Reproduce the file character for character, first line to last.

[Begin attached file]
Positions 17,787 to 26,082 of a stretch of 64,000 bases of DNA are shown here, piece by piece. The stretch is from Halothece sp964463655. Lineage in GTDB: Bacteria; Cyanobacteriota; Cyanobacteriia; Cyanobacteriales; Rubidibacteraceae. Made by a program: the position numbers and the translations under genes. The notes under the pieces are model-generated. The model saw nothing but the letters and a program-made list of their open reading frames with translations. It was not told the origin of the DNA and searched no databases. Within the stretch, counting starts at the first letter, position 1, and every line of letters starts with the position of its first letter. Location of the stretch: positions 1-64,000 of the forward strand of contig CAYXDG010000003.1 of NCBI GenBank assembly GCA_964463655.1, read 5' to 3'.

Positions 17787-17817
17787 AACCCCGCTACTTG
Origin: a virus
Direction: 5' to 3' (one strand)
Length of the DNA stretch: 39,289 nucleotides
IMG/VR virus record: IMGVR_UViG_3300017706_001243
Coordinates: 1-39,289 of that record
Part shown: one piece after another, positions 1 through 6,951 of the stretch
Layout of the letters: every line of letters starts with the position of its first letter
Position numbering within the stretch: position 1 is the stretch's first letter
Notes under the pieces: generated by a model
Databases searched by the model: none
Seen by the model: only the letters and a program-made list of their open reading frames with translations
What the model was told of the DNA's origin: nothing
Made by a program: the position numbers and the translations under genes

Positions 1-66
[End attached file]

Positions 17,787 to 26,082 of a stretch of 64,000 bases of DNA are shown here, piece by piece. The stretch is from Halothece sp964463655. Lineage in GTDB: Bacteria; Cyanobacteriota; Cyanobacteriia; Cyanobacteriales; Rubidibacteraceae. Made by a program: the position numbers and the translations under genes. The notes under the pieces are model-generated. The model saw nothing but the letters and a program-made list of their open reading frames with translations. It was not told the origin of the DNA and searched no databases. Within the stretch, counting starts at the first letter, position 1, and every line of letters starts with the position of its first letter. Location of the stretch: positions 1-64,000 of the forward strand of contig CAYXDG010000003.1 of NCBI GenBank assembly GCA_964463655.1, read 5' to 3'.

Positions 17787-17817
17787 AACCCCGCTACTTG
Origin: a virus
Direction: 5' to 3' (one strand)
Length of the DNA stretch: 39,289 nucleotides
IMG/VR virus record: IMGVR_UViG_3300017706_001243
Coordinates: 1-39,289 of that record
Part shown: one piece after another, positions 1 through 6,951 of the stretch
Layout of the letters: every line of letters starts with the position of its first letter
Position numbering within the stretch: position 1 is the stretch's first letter
Notes under the pieces: generated by a model
Databases searched by the model: none
Seen by the model: only the letters and a program-made list of their open reading frames with translations
What the model was told of the DNA's origin: nothing
Made by a program: the position numbers and the translations under genes

Positions 1-66